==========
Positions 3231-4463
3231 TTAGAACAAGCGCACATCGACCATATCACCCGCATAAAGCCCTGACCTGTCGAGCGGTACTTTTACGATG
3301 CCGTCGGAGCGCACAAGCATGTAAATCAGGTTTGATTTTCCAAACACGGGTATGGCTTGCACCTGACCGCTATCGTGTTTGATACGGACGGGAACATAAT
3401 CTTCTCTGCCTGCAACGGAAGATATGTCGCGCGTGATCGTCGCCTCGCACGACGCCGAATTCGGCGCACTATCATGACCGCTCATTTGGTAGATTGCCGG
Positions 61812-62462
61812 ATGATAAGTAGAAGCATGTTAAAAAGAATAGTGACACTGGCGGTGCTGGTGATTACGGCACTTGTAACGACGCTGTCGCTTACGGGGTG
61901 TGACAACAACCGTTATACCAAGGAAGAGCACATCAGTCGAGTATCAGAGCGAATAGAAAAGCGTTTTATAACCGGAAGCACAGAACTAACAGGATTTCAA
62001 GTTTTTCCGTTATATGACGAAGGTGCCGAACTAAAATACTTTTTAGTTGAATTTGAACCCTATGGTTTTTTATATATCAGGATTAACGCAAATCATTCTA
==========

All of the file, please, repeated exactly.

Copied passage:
Positions 3231-4463
3231 TTAGAACAAGCGCACATCGACCATATCACCCGCATAAAGCCCTGACCTGTCGAGCGGTACTTTTACGATG
3301 CCGTCGGAGCGCACAAGCATGTAAATCAGGTTTGATTTTCCAAACACGGGTATGGCTTGCACCTGACCGCTATCGTGTTTGATACGGACGGGAACATAAT
3401 CTTCTCTGCCTGCAACGGAAGATATGTCGCGCGTGATCGTCGCCTCGCACGACGCCGAATTCGGCGCACTATCATGACCGCTCATTTGGTAGATTGCCGG
Positions 61812-62462
61812 ATGATAAGTAGAAGCATGTTAAAAAGAATAGTGACACTGGCGGTGCTGGTGATTACGGCACTTGTAACGACGCTGTCGCTTACGGGGTG
61901 TGACAACAACCGTTATACCAAGGAAGAGCACATCAGTCGAGTATCAGAGCGAATAGAAAAGCGTTTTATAACCGGAAGCACAGAACTAACAGGATTTCAA
62001 GTTTTTCCGTTATATGACGAAGGTGCCGAACTAAAATACTTTTTAGTTGAATTTGAACCCTATGGTTTTTTATATATCAGGATTAACGCAAATCATTCTA